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Nancy Hatch’s Writer’s Desk Competition voting is still on-going. If you would like to vote, you can go here. All of the entries are great…I am honored to be among them with my piece…I Write, Therefore I Am.

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My desire to provide quick and easy activities for their kids is on-going. Show Me How! Build Your Child’s Self-Esteem Through Reading, Crafting and Cooking, is a wonderful resource for parents and teachers with picture book recommendations, simple craft projects and child-friendly recipes.  Click this link if you would like a copy! Engage your child, encourage creative expression and, most of all, have fun together!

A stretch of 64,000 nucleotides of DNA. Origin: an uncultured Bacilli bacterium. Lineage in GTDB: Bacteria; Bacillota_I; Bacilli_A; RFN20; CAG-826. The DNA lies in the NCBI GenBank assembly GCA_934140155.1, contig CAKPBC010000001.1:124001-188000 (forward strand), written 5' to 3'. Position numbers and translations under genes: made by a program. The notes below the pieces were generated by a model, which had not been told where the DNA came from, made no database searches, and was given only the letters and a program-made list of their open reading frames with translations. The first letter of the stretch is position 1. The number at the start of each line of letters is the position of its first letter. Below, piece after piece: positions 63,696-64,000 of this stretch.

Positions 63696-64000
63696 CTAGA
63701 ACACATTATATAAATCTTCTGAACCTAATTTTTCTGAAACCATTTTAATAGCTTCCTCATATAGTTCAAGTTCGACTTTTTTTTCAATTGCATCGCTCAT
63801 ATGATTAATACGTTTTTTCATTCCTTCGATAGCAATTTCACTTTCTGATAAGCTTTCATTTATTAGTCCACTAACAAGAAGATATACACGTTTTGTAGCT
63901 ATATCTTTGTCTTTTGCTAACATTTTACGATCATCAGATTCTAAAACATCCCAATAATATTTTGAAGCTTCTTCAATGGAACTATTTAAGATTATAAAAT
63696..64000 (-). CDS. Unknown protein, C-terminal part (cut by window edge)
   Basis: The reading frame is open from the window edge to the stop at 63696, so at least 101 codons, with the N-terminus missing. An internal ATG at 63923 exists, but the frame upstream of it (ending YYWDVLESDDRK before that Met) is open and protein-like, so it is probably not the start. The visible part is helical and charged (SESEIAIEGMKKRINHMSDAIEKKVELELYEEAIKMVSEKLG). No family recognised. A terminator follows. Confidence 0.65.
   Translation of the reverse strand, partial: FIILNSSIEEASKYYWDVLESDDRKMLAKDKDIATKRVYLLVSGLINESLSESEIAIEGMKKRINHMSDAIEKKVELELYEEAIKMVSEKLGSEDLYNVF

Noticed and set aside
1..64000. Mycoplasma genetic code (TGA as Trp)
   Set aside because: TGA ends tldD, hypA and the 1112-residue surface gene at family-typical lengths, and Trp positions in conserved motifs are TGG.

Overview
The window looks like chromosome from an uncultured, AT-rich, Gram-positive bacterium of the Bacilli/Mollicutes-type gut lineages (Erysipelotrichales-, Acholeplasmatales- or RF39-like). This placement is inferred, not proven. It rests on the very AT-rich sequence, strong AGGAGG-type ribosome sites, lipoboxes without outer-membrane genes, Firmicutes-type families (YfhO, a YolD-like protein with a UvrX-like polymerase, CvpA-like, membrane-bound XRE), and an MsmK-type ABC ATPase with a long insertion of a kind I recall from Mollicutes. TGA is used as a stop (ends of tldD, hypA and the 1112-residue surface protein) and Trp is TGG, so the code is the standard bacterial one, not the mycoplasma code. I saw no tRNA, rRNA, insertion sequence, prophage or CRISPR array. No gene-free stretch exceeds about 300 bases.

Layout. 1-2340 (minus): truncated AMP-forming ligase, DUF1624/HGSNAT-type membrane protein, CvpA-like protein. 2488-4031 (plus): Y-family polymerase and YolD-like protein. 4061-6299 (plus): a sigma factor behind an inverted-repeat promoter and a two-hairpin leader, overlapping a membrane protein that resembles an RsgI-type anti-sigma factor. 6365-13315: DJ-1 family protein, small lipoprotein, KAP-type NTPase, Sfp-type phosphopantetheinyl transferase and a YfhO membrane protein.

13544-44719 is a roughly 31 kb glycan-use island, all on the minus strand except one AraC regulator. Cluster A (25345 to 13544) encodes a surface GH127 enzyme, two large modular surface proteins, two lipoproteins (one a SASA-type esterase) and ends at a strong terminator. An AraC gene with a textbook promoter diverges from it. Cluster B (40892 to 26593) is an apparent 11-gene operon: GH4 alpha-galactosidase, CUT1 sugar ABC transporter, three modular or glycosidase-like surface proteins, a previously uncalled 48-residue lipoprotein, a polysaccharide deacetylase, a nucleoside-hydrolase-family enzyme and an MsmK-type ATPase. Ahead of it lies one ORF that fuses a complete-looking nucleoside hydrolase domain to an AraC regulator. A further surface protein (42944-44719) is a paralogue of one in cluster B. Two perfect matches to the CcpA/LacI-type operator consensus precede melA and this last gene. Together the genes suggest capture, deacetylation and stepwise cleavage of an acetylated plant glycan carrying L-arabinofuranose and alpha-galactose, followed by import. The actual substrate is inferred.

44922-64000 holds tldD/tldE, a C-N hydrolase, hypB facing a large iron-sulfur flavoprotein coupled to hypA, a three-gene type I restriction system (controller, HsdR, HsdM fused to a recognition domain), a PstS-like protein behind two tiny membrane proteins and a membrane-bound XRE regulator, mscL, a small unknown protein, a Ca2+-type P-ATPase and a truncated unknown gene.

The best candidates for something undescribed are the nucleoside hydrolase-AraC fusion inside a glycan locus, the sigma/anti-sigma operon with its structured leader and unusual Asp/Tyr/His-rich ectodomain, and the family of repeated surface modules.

What’s on-going in your life?

 

sunday-post-logo-2013-gifCheck out Jake’s Year of the Snake logo!